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Will Hollywood Steal My Movie?


When I first started selling features, I noticed that there was the true story of Pope Joan, the only female Pope. She kept her gender a secret, until she gave birth, and suddenly everyone knew. Sounded like it’d make an interesting movie. I pitched it to Universal, they didn’t buy it.

tarantino 2012Years went by, but I never had a time to write that script, too busy with other projects. I did notice, much later, somebody else was making Pope Joan.

Did they steal my idea? Not really. An idea can’t be stolen. Ideas can’t be copyrighted. But screenplays can. So I recommend that when you finish a first draft, copyright it with the US Copyright Office. Copyright subsequent drafts as well.

Also, think about this. The Pope Joan story was in the library, where lots of movie ideas come from. Someone else looked through the library, or found the book and thought it’d be a good film, just like me. Think about the news, newspapers, magazines, 60 Minutes, 20/20, all places film ideas come from.

Who has access? Everybody.

What can you do to protect your ideas? Again, nothing. But you can protect your script by copyrighting it. Don’t mail your script to yourself, or even register it with the Writer’s Guild. Copyrighting the script (not the idea) is the only legal way of protecting your work.

Will a copyright prevent a film like yours from being stolen? Not really. But the copyright can be used in a court of law, if you choose to sue a studio for stealing you script. Notice I’m talking about the theft of your script, not the idea.

Let’s say you sent a script out for agents and producers to read. One thing you’ll encounter is that if you don’t have an agent, you’ll have to sign a release form saying you won’t sue whoever you’ve sent it to.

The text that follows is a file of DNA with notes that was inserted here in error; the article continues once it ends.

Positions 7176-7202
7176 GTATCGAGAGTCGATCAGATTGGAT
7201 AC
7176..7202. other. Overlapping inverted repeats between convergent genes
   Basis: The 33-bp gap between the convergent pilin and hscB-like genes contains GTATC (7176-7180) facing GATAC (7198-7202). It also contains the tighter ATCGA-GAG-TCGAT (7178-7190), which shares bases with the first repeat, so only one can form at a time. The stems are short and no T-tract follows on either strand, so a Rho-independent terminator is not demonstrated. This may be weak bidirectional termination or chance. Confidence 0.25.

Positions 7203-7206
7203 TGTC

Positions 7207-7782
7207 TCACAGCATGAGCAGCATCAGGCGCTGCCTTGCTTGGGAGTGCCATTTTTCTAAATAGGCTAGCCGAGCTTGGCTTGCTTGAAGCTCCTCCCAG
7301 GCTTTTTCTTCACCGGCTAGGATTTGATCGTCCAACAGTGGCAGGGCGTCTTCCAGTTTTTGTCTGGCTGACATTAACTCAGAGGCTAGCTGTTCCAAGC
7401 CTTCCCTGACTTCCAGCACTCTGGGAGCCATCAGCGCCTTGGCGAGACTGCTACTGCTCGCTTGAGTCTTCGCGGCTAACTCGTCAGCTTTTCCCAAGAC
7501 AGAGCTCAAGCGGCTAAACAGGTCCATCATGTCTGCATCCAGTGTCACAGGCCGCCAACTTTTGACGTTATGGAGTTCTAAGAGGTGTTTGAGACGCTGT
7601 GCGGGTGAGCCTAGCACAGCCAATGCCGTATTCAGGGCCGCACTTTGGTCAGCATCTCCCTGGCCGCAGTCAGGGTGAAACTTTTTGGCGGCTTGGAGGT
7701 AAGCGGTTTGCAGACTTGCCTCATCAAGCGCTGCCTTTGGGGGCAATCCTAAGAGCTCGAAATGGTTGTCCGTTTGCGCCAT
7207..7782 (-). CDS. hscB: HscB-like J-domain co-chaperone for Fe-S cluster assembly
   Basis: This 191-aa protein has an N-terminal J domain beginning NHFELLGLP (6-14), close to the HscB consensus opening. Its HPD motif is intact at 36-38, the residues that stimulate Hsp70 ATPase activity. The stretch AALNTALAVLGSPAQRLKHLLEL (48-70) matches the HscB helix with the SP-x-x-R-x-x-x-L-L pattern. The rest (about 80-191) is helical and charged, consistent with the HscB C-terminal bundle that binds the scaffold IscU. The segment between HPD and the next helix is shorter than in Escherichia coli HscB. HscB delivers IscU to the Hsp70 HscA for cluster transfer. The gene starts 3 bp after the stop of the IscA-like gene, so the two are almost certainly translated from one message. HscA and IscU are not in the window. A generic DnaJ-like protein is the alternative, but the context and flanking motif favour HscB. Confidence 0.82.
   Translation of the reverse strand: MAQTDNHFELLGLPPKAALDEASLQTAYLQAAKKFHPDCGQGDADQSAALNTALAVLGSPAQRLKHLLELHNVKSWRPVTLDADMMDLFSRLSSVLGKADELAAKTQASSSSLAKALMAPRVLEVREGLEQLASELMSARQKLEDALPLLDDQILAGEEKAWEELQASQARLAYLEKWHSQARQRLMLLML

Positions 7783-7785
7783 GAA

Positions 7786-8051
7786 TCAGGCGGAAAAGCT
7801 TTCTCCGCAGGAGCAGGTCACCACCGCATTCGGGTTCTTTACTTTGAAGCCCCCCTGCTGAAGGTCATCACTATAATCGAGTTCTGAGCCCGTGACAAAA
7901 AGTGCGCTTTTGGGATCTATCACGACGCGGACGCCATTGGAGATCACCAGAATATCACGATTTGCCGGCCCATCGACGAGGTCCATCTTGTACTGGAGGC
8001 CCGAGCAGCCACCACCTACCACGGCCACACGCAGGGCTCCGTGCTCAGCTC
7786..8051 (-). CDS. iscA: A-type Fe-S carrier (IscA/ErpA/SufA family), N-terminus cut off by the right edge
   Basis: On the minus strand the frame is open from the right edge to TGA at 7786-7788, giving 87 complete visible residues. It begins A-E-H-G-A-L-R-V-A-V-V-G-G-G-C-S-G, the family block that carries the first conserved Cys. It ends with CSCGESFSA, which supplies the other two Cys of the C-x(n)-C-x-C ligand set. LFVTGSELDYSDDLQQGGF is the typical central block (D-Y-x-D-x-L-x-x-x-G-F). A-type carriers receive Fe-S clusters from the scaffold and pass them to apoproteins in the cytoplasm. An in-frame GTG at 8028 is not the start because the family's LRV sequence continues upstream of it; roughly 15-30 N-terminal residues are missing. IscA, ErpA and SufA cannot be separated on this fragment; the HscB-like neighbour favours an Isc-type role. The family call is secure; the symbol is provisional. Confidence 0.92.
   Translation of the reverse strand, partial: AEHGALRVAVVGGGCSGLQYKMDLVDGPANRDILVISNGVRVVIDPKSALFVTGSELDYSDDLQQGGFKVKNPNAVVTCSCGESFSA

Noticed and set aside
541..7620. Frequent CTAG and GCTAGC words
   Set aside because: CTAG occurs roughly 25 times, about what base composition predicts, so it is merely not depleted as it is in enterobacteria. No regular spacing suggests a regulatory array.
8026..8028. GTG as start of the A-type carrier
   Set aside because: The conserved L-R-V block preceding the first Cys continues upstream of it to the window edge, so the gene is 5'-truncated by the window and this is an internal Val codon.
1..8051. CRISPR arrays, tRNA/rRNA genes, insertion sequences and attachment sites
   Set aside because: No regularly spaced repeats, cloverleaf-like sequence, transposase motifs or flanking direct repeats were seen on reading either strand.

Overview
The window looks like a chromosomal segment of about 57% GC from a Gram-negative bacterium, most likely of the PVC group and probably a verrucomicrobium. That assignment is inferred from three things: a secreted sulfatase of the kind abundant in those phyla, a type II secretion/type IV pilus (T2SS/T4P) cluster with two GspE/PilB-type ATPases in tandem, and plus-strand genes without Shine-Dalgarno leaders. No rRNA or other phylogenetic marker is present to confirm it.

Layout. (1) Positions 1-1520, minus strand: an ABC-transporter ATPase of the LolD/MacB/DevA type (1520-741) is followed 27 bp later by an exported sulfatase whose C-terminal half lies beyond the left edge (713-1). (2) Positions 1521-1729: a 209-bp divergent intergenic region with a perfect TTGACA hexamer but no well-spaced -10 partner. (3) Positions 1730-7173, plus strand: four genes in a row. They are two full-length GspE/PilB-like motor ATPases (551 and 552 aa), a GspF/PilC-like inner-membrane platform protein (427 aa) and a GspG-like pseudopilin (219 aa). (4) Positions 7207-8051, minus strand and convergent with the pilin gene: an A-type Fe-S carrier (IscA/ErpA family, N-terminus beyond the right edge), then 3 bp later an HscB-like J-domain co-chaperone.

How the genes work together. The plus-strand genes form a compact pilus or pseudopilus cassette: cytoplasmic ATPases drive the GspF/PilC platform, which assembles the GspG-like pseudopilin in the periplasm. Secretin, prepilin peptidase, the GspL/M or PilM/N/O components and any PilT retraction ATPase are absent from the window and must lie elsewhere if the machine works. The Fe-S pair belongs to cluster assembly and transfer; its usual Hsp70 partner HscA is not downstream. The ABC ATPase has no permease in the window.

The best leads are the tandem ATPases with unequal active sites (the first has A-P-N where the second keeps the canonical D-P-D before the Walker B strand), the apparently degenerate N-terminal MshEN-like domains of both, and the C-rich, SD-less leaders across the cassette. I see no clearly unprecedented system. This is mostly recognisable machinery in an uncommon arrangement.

These kinds of lawsuits are fairly common, so agents and producers won’t read a script without a signed release. Nobody wants to get sued in Hollywood. It’s time consuming and expensive.

Another issue in thinking about people stealing your screenplay in Hollywood; if it’s you, a writer just starting out with few assets versus a studio, you are going to be outgunned in court. Studios don’t like these lawsuits, and have dozens of attorneys on staff.

Not only that, but studio executives have huge egos. If you sue them for stealing your script, they can count on ten million dollars worth of legal representation to fend off your $100,000 lawsuit. And if you’re just starting out, you can’t afford the lawyers could beat the studios in court.

To win one of these lawsuits, you’d have to prove that (pretty much) your entire screenplay was stolen, and the offending party had access to your material. Don’t forget, your idea isn’t protected. You’re going to have to prove that a majority of your script, the scenes, the story structure, the tone, the character arcs and all the other elements of a screenplay were ripped off.

If Hollywood does steal a story idea, chances are they’re going to find different plot twists, change the gender of a character or two, and use all new dialogue in their rip-off. And consider all the rewrites a typical screenplay goes through; so it’ll keep changing until its shot.

The other thing to keep in mind is the typical mind-set of Hollywood. Quentin Tarantino has famously said, “I steal from every movie ever made. If my work has anything it’s that I’m taking this from that from that and mixing them together”

The Fast and the Furious is said to be basically, a copy of the movie Point Break. Surfing was the sport in Point Break, while car racing was used in Fast and Furious. A Fist Full of Dollars is said to be “borrowed” from Kurasawa’s Yojimbo. Another Kurasawa film, The Seventh Samurai was pretty much the blueprint to The Magnificent Seven. And Lucas talks about studying Kurasawa in creating Star Wars.

So there’s already a climate of writers and directors “borrowing” scenes and plots from other films, and Tarantino wears it like a badge of honor. It’s not considered cool, however to steal from an unproduced screenplay. It’s one thing to reference Kurasowa.